Aia Owner Contractor Agreement

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Timely notification and good documentation are essential. Regardless of the contractual provisions, however, it is advisable to contact the owners and architects as soon as problems arise. G705-2001 (formerly G805-2001), list of subcontracted AIA form agreements are not as impartial and balanced as they may seem. First, the AIA is an organization that, according to its website, represents “the professional interests of American architects” and the form agreements reflect such interests. In addition, since the introduction of the first forms, AIA form agreements have been subject to numerous revisions and any revisions have shifted the balance from owners to architects and contractors. This continued postponement is partly explained by the fact that the Association of General Contractors cooperates with the AIA in the preparation of several form agreements. As expected, this has resulted in formal agreements that tend to favour the architect and the contractor over the owner, as shown in the following two examples. Section 8.3.1 of the A201 provides that a contractor is entitled to an appropriate extension of time if the work is delayed by “unusual delays in delivery”, “unavoidable losses”, “other causes that are not controlled by the contractor” or “other causes invoked by the contractor and determined by the architect that justify the delay”. The extension of the deadline must be appropriate “as the architect can decide”. Section 8.3.1 does not provide for an adjustment of the contract price.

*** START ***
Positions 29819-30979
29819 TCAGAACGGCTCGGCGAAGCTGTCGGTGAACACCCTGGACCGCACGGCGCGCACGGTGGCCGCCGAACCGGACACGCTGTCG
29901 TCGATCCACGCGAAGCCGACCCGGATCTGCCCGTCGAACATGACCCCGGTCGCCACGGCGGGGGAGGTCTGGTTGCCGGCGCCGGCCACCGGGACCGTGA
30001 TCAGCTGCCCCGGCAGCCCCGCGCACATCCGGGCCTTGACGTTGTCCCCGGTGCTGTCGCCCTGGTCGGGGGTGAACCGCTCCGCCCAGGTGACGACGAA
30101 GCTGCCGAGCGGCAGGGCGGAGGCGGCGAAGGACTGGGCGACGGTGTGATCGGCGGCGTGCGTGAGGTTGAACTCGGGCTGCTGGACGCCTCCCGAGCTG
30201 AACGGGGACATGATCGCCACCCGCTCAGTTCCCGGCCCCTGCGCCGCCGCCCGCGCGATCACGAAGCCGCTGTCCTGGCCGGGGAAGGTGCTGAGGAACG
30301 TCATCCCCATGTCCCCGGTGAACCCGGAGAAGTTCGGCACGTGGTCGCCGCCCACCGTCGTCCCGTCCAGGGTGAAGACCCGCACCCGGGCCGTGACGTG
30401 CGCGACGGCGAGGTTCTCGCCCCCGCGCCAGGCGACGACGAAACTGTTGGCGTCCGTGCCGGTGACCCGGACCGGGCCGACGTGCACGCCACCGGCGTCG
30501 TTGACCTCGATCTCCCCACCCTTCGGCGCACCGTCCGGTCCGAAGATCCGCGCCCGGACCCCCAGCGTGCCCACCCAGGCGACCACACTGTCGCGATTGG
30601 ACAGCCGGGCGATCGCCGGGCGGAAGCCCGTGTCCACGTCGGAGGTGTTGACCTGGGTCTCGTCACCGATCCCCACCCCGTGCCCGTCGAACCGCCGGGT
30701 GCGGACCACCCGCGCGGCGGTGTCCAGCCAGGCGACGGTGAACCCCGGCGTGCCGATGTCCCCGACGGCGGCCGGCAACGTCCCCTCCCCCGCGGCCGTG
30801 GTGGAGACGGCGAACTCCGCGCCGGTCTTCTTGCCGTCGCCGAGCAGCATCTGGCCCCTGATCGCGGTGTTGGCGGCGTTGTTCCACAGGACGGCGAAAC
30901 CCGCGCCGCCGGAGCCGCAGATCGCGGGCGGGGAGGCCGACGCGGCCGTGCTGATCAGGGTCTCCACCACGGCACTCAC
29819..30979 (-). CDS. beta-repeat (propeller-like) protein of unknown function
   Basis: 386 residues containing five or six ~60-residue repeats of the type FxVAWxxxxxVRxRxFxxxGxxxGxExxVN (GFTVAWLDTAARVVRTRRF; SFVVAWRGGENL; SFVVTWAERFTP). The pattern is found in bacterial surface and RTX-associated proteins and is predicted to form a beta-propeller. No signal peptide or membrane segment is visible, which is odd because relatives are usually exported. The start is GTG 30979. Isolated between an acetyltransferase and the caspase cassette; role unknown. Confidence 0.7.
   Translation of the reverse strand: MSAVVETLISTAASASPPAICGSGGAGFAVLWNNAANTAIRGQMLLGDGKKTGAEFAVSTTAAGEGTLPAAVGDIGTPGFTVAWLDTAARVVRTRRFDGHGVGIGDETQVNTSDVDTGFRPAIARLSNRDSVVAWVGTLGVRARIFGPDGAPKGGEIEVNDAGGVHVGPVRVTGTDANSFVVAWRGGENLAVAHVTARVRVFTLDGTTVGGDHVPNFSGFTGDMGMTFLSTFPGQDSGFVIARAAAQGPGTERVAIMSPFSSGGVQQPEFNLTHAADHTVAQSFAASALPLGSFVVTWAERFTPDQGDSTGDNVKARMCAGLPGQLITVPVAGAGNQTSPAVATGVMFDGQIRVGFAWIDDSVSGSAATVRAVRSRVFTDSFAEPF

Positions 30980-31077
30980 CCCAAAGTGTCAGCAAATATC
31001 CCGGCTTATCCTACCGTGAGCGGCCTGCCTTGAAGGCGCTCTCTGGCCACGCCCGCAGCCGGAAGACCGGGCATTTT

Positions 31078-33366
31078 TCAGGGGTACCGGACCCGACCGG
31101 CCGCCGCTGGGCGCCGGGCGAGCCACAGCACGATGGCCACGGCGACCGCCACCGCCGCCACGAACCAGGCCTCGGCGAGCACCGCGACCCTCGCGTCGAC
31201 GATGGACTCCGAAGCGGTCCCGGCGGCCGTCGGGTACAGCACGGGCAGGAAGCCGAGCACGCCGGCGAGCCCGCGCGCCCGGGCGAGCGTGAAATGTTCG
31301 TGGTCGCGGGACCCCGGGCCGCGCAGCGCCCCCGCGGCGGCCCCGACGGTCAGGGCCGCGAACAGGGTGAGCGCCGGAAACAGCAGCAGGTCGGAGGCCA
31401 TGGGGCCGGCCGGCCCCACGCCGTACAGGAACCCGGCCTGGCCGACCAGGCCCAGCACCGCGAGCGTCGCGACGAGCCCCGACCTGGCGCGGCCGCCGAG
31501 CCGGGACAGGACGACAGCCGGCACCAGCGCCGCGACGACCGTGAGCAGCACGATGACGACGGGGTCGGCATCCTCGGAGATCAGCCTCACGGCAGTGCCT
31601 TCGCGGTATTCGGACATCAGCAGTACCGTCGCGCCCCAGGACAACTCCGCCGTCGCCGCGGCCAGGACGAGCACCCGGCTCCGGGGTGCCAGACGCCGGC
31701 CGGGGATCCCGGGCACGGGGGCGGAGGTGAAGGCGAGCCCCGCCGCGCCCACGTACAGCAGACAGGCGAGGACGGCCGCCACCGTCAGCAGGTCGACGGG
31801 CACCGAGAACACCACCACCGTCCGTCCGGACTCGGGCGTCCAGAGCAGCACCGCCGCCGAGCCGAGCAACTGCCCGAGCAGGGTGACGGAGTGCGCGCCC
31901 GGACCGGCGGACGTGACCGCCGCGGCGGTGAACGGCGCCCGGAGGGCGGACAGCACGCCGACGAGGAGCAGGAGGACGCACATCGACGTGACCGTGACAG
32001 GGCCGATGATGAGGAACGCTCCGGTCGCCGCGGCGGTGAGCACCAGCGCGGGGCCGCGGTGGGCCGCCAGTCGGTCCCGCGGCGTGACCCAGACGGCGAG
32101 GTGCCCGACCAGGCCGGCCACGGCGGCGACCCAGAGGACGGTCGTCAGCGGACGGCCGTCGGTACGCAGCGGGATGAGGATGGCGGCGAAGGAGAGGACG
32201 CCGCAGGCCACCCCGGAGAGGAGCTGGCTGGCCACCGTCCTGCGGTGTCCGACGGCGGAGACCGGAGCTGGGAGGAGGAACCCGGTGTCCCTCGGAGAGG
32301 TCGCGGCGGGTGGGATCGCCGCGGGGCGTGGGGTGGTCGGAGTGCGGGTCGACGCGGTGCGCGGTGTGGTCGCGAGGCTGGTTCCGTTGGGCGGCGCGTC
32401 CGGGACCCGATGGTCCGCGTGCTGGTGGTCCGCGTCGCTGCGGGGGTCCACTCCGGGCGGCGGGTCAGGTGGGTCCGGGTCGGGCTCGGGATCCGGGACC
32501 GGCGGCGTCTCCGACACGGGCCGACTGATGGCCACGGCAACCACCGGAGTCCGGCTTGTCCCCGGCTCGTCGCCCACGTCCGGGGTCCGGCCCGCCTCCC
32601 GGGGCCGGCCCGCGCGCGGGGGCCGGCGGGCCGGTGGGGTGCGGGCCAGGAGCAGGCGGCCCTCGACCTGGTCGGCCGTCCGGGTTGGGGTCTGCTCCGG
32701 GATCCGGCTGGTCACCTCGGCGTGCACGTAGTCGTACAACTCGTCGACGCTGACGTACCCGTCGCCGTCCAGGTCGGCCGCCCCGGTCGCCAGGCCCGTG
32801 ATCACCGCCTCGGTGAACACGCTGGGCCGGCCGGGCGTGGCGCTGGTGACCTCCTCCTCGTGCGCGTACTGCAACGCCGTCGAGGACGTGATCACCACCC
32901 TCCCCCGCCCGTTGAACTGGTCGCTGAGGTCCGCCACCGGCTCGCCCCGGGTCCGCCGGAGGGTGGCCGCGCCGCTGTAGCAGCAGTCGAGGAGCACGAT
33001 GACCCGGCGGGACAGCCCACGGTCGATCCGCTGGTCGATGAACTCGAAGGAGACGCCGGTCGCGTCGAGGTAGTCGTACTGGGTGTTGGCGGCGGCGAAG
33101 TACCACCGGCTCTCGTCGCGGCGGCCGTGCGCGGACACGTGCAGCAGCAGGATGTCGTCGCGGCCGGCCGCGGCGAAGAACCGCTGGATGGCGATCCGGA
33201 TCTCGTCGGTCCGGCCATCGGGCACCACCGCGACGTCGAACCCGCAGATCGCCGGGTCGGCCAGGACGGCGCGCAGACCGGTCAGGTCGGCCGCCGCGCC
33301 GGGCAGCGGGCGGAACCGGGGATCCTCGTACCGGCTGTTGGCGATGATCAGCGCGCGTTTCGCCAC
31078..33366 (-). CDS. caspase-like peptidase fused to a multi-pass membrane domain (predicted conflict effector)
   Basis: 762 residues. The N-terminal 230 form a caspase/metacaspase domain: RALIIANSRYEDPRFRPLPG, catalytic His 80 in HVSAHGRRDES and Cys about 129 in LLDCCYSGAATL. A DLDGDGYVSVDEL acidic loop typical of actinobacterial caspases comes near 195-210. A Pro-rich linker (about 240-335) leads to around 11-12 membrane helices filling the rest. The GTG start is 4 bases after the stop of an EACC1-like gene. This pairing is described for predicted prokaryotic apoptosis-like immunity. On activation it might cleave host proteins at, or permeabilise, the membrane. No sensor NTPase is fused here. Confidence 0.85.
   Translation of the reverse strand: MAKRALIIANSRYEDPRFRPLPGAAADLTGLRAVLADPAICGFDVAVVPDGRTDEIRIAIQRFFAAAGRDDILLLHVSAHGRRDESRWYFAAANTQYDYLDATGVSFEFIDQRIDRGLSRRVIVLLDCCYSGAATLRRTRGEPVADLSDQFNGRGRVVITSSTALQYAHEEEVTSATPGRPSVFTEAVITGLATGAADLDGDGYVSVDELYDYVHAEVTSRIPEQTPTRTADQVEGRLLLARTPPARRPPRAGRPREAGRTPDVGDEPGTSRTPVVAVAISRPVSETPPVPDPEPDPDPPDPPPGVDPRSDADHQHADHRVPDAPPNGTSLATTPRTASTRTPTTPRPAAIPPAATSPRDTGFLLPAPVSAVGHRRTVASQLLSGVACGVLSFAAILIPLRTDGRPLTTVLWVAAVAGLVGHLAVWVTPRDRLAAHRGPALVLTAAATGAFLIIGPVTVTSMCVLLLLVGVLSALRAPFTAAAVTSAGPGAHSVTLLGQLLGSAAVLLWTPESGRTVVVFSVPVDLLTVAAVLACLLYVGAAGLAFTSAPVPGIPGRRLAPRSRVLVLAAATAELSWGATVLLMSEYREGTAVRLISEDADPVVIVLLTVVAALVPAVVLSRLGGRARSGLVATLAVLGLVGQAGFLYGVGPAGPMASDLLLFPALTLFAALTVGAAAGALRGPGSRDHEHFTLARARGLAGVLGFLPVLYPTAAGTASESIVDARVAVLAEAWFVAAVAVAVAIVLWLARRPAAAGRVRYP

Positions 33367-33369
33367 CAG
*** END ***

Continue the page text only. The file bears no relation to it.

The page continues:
However, paragraph 8.3.3 states that paragraph 8.3 does not preclude damage suffered by the contractor under another provision of the contract. A421-2018, standard form of the framework contract between the contractor and the subcontractor in which the work is performed under several employment contracts When a real estate owner entrusts an architect or contractor with the execution of work related to his property, the owner is often subject to a “Standard” form agreement designed by the American Institute of Architects (AIA). This is usually accompanied by the assurance that the “independently developed” agreement will be known, widely disseminated and fairly relevant to the interests of both parties. It is understandable that this sounds attractive to many owners who want to launch their projects as quickly as possible and that the agreement will eventually be signed after a brief review without revision. However, on closer inspection, owners will find that they are at a significant disadvantage under the standard contract. In these uncertain times, unforeseen delays caused by events or actions that are not under the control of the contractor are likely, if not safe. The right to extend the duration of the contract and, where applicable, the price of the contract depends on the terms of the agreement concluded between the owner and the contractor and, in turn, between the contractor and its subcontractors. . .

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